The Evidence for Coaching


A recent study by V. Woodhead found ten themes to identify why coaching is effective:

  • Coaching provides the opportunity, time and forum for discussions.
  • With improved focus and clarity of shared goals, coaching helps bring issues to the forefront, highlight agendas and prioritise issues.
  • Coaches are perceived as independent, impartial practitioners making it easier for the team to open up, challenge each other and address uncomfortable issues.
  • Provides a safe space for opening up without the perceived risk of being viewed negatively- this helps the team develop a deeper understanding and awareness of each other.
  • Coaching helps you see beyond the mask to show the human side of the professional, removing barriers, and revealing concerns. This can create an enormous shift in perception throughout the team.
  • Understanding and appreciating others, including their challenges and constraints.
  • Cascading information- through collaboration, team members are more informed about each others' progress and ways of working.
  • With a deeper sense of trust, team members have firmer belief that each will act in the others' best interests, resulting in more collaborative, interactive decision making.
  • There is improved communication and better relationships as the dialogue between team members shows a great respect for each others' perspectives.
  • A commitment to continued, sustainable meetings to help the team present a more united front and a greater voice to those senior to them.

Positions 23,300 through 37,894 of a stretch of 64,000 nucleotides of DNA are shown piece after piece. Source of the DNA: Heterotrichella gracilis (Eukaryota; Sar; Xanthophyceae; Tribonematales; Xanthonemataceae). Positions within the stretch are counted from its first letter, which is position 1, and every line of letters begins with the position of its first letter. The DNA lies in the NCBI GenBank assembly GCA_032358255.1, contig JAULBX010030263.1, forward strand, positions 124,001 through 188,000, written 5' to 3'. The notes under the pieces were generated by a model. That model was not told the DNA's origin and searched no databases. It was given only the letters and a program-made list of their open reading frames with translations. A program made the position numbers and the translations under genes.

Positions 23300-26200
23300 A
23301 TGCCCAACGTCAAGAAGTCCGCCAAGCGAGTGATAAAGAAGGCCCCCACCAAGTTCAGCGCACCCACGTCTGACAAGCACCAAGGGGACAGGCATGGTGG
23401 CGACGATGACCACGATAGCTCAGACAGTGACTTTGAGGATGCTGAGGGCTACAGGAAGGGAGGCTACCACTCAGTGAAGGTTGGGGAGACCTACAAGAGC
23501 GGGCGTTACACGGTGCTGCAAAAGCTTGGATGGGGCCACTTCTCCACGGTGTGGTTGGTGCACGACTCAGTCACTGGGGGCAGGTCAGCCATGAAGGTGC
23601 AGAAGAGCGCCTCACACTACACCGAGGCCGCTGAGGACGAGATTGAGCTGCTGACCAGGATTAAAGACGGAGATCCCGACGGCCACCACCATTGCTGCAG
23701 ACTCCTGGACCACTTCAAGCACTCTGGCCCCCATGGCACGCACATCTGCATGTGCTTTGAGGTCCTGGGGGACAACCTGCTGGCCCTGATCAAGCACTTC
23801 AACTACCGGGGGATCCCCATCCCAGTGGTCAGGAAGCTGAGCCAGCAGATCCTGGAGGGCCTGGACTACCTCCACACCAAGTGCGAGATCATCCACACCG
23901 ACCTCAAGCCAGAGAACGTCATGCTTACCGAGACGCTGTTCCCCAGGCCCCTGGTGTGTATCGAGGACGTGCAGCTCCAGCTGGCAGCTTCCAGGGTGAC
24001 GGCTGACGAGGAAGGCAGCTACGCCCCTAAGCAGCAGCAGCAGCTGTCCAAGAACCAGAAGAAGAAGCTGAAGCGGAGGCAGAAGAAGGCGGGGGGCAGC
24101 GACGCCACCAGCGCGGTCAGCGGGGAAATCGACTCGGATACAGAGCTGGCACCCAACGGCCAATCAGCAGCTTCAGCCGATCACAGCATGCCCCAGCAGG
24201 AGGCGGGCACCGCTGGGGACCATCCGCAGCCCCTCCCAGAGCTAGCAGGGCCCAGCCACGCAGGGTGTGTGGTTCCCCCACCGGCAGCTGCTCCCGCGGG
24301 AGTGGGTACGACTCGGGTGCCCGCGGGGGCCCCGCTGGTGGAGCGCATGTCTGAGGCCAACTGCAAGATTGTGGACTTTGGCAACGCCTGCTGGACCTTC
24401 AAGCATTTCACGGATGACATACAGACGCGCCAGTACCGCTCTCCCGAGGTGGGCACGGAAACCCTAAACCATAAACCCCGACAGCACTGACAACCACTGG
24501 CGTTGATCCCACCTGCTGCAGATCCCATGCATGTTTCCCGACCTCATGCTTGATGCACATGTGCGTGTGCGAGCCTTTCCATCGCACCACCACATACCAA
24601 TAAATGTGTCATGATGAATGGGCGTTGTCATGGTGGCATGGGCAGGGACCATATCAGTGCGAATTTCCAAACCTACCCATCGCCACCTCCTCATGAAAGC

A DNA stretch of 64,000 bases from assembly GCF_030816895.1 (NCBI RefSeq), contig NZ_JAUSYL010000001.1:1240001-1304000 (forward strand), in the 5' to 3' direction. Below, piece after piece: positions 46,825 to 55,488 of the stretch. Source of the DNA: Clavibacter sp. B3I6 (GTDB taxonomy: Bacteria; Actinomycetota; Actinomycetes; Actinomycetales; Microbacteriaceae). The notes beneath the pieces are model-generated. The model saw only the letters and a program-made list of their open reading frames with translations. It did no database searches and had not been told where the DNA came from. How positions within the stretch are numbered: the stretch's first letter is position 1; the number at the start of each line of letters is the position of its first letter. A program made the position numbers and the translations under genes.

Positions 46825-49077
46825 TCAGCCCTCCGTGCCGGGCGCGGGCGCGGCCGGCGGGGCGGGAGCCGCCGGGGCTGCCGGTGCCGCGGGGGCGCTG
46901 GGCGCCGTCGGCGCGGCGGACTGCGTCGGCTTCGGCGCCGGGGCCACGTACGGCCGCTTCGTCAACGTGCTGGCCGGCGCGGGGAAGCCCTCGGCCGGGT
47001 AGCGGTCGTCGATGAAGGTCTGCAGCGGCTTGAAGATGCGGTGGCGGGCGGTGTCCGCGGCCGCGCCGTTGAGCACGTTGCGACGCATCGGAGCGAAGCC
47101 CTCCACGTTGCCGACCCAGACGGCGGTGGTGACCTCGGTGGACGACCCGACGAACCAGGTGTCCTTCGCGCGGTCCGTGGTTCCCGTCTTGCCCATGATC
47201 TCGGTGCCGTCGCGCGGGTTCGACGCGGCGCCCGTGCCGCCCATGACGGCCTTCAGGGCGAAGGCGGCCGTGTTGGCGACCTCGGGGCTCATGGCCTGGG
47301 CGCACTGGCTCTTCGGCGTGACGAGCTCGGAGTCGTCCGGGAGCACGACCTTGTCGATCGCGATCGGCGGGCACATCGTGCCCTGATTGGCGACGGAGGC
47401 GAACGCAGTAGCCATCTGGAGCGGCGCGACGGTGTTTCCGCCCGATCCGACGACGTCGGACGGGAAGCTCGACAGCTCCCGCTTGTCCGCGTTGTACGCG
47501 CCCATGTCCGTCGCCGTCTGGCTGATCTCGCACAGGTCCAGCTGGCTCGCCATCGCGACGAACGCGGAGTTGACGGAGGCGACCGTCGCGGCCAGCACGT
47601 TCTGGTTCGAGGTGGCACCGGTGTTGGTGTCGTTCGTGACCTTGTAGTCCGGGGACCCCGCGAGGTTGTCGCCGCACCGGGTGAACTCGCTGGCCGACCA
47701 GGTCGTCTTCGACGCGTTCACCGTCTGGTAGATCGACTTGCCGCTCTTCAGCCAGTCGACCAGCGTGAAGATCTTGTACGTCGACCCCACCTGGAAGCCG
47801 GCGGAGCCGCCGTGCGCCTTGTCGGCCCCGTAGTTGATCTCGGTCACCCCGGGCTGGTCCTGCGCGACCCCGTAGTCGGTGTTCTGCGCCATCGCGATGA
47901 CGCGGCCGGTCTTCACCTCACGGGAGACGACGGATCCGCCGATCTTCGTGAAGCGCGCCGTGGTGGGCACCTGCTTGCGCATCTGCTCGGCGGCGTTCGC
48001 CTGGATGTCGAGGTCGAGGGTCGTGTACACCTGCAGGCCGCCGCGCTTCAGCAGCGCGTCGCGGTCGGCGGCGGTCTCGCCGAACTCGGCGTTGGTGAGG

The Impact of Coaching

As medicine has moved away from doctor-centred care towards patient-centred, so management has moved away from the "command and control" approach which was so damaging to engagement and motivation. Through working with a coach, you will develop certain coaching skills yourself, the impact of which can be significant.

  1. Help your team to manage workloads and prioritise
    Coaching can help identify the root cause of issues that may be impacting on time management and productivity, then present a solution to overcome these. Managers and practice principals can coach their team to maintain their focus on the key priorities and work on the things that matter most.
  2. Improve team engagement
    Teams are made up of individuals, with their own personalities and preferred communication styles. Through coaching, you'll learn how to better identify how to connect and engage with your team members by listening, responding, and valuing their talents. These are attributes that build loyalty, motivation and engagement.
  3. Build teams that unite around a shared goal
    Open, honest conversations help teams learn how to receive and respond to advice. Coaching can facilitate communication, helping your team collaborate in new and more effective ways. In addition, by becoming more aware of how you communicate as an individual, you'll be able to make better choices in how you work and interactive with others.
  4. Nurture and develop talent
    Coaching helps individuals think on their own and work proactively to solve their own problems, meaning that over time they become more self-reliant. Through developing their own initiative and leadership skills the whole team can tackle challenging issues and solve problems more effectively, instead of relying on managers or practice principals. This frees up time for managers to address more strategic issues.
  5. A company culture that embraces change
    When teams communicate effectively, they are better placed to collaborate and encourage each other about key habits and behaviours they want to see in each other. With managers and principals who welcome and encourage change, the mentality flows throughout the company, allowing all tiers to adopt their own insights about how to model and welcome change.

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